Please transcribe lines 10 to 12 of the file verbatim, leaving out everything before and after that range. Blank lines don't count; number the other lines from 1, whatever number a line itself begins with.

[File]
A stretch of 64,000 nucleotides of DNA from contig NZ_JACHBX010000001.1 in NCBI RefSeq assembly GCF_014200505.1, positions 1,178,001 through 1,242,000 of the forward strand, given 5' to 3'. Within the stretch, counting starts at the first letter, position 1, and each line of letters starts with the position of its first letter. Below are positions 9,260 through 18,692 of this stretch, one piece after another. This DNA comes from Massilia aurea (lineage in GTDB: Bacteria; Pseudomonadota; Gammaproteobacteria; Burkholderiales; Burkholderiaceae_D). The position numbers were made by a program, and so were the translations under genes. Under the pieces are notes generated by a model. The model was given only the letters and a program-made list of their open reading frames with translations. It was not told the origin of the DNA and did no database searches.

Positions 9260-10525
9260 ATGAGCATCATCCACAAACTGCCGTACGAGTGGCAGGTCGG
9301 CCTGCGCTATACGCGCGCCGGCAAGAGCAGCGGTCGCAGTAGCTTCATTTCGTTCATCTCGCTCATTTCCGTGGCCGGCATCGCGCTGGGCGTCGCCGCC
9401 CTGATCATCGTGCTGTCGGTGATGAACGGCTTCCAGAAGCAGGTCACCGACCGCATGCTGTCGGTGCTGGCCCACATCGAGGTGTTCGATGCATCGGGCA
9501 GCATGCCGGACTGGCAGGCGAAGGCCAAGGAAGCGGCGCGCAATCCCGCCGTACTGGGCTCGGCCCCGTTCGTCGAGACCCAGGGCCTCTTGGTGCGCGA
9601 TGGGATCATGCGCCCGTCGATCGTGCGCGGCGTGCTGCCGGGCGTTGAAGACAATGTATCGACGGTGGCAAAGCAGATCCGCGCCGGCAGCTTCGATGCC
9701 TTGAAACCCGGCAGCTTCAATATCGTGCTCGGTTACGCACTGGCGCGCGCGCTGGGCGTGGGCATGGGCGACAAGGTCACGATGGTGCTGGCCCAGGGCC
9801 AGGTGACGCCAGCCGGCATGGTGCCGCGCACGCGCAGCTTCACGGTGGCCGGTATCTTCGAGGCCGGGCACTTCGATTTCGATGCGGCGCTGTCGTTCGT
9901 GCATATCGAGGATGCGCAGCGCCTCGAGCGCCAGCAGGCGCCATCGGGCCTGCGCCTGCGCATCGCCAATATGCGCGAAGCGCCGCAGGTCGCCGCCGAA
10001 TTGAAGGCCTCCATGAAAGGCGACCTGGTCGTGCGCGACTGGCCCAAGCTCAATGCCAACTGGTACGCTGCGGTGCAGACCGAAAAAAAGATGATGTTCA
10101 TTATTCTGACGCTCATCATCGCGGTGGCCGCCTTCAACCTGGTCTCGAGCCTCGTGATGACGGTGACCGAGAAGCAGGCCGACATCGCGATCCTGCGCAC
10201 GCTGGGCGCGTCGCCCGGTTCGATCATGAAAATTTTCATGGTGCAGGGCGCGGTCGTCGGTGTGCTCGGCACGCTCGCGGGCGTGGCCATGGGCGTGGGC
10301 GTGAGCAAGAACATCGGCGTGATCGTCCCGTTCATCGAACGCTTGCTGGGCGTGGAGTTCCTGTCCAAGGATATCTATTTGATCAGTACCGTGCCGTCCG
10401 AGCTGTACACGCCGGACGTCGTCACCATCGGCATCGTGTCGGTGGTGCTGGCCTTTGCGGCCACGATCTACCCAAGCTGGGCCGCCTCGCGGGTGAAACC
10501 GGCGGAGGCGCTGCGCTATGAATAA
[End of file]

9901 GCATATCGAGGATGCGCAGCGCCTCGAGCGCCAGCAGGCGCCATCGGGCCTGCGCCTGCGCATCGCCAATATGCGCGAAGCGCCGCAGGTCGCCGCCGAA
10001 TTGAAGGCCTCCATGAAAGGCGACCTGGTCGTGCGCGACTGGCCCAAGCTCAATGCCAACTGGTACGCTGCGGTGCAGACCGAAAAAAAGATGATGTTCA
10101 TTATTCTGACGCTCATCATCGCGGTGGCCGCCTTCAACCTGGTCTCGAGCCTCGTGATGACGGTGACCGAGAAGCAGGCCGACATCGCGATCCTGCGCAC